The Dakota Access Pipeline Has Already Had Its First Leak

Opponents of the Dakota Access pipeline leave their main protest camp Wednesday near Cannon Ball, N.D. A federal judge will hear arguments Tuesday, Feb. 28, 2017, about whether to stop the final bit of construction on the disputed Dakota Access pipeline, perhaps just days before it could start moving oil.(Tom Stromme/The Bismarck Tribune/AP)

Opponents of the Dakota Access pipeline leave their main protest camp Wednesday near Cannon Ball, N.D. A federal judge will hear arguments Tuesday, Feb. 28, 2017, about whether to stop the final bit of construction on the disputed Dakota Access pipeline, perhaps just days before it could start moving oil.(Tom Stromme/The Bismarck Tribune/AP)

Even before it is fully operational, and after months of demonstrations by Indigenous and environmental groups that warned of the same, the Dakota Access Pipeline has already suffered its first leak.

The April 6 leak, only uncovered this week by local South Dakota outlet Aberdeen News, saw 84 gallons of crude oil spilled at a South Dakota pump station, according to government regulators, The Guardian reported.

While the leak was quickly contained and cleaned, Indigenous leaders and activists that had been involved with protesting the pipeline’s expansion for months, say the leak raises fresh concerns about the environmental impact of the project, as well as its damage to Native American sites.

“They keep telling everybody that it is state of the art, that leaks won’t happen, that nothing can go wrong,” said Jan Hasselman, a lawyer for the Standing Rock Sioux tribe, who have been fighting the project for years. “It’s always been false. They haven’t even turned the thing on and it’s shown to be false.”

Hasselman added that the incident only reveals that a more robust environmental assessment, that the Standing Rock Sioux tribe have long been calling for, is needed.

“It doesn’t give us any pleasure to say, ‘I told you so.’ But we have said from the beginning that it’s not a matter of if, but when,” the Earthjustice attorney told the Guardian.“Pipelines leak and they spill. It’s just what happens.”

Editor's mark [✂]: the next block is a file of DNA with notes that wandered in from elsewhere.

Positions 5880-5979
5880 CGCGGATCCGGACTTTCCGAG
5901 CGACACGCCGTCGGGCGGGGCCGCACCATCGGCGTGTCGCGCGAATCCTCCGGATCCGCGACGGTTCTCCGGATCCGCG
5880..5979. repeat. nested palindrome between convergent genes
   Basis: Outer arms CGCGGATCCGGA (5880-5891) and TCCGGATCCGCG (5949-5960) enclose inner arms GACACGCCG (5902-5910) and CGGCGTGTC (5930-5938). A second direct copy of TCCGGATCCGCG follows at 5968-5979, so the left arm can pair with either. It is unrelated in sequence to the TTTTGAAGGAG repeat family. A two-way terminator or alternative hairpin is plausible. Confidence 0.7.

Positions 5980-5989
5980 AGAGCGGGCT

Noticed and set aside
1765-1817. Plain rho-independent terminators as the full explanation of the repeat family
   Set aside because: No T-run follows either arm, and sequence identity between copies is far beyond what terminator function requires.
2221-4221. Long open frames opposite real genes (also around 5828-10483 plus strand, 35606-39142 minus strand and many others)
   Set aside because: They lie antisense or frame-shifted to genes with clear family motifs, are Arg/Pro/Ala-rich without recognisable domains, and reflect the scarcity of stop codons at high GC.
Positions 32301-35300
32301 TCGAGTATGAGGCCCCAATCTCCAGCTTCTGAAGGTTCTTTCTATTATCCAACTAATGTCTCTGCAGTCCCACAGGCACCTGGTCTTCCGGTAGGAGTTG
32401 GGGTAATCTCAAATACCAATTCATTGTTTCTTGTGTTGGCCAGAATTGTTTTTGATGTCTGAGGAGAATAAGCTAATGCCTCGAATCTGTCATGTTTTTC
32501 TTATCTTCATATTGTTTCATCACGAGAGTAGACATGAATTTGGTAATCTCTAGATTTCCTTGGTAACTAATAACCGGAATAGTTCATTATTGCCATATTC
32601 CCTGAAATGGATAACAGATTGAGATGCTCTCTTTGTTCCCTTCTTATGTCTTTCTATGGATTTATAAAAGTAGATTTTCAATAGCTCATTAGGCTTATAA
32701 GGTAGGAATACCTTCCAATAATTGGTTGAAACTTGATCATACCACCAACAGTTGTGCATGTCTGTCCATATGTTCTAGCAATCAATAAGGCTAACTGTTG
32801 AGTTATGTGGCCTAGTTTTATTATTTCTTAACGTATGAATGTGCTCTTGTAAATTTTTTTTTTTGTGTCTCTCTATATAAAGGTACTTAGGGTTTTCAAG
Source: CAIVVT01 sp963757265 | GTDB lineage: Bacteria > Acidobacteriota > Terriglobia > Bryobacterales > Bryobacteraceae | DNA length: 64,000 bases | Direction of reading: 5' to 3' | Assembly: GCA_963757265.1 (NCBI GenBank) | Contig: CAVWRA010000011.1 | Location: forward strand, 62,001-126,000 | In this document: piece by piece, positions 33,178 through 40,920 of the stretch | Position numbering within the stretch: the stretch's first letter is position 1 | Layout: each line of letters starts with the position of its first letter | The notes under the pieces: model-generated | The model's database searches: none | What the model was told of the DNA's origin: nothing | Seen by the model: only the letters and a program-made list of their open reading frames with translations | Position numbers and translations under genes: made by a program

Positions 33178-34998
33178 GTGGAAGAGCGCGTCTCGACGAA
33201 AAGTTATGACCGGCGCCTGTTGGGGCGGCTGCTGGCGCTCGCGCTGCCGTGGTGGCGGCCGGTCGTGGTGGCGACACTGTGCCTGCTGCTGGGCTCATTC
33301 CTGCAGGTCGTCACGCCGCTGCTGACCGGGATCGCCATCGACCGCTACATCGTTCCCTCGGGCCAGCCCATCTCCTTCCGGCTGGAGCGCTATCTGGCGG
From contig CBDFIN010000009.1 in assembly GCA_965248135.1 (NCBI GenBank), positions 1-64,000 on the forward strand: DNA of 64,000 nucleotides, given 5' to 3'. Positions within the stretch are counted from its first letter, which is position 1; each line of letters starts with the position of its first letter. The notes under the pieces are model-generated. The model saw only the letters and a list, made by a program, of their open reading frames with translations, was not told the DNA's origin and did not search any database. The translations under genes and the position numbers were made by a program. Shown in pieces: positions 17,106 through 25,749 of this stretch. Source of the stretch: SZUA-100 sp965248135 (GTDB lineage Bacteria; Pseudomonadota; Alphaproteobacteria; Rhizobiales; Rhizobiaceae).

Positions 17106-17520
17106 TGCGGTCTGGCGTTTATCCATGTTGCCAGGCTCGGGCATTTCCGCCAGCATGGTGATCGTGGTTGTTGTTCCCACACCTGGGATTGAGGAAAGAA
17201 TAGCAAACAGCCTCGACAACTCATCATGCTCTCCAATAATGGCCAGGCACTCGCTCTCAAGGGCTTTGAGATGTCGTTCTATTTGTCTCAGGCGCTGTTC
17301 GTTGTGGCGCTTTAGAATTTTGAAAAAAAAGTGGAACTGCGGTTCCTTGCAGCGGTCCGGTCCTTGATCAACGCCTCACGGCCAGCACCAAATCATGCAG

For Standing Rock Sioux tribe chairman Dave Archambault II, the spill is another indicator that the courts should intervene.

“Our lawsuit challenging this dangerous project is ongoing, and it’s more important than ever for the court to step in and halt additional accidents before they happen — not just for the Standing Rock Sioux Tribe and our resources but for the 17 million people whose drinking water is at risk,” he said in a statement.

Energy Transfer Partners, the company behind the pipeline, made no public announcements about the spill after it occurred. Brian Walsh, an environmental scientist with the South Dakota department of environment and natural resources, said the department only issues a statement when spills pose an “imminent threat.”

Hasselman objected, saying these kinds of spills should be immediately disclosed.

“What kind of oversight and accountability is there if no one even finds out about these things until weeks later?”

Despite the mass demonstrations against the pipeline since early 2016, the Trump administration expedited the final stage of the pipeline’s construction when it came to power, dismissing former U.S. President Barack Obama’s denial of a key permit for the project toward the end of his presidency. Protesters were also forced to evacuate their protest camp at the site of the pipeline.

This article originally appeared on TeleSur. 

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